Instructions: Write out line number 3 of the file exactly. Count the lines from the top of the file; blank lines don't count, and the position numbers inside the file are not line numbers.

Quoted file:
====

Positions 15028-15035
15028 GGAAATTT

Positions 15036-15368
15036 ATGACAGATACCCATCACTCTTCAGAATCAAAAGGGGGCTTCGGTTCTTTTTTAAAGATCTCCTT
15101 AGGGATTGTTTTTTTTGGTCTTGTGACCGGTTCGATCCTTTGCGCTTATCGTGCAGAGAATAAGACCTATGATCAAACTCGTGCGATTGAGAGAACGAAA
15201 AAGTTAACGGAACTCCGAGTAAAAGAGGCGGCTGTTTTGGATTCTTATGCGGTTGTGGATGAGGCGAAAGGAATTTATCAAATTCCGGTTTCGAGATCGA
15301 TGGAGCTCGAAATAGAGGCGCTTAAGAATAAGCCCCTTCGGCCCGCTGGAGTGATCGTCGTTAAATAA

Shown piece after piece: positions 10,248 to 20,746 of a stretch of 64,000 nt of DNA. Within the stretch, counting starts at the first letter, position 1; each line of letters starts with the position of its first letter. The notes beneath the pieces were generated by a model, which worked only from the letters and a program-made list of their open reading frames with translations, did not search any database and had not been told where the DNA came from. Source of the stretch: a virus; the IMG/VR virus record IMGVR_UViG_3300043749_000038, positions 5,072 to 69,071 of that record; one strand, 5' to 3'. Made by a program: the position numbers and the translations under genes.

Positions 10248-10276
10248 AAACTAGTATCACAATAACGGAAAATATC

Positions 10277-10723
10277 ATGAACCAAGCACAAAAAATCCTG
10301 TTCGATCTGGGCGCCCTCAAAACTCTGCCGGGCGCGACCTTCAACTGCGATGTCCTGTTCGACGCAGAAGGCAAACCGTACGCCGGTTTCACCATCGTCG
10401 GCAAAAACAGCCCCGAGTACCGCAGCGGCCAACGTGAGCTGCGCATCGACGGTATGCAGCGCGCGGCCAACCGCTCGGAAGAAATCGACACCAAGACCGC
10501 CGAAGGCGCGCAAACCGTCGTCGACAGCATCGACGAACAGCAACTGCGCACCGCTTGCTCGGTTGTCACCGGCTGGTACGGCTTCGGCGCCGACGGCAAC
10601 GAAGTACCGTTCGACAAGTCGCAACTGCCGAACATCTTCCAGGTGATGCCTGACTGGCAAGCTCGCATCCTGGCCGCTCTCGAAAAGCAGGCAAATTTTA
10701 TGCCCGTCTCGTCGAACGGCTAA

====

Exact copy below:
Positions 15036-15368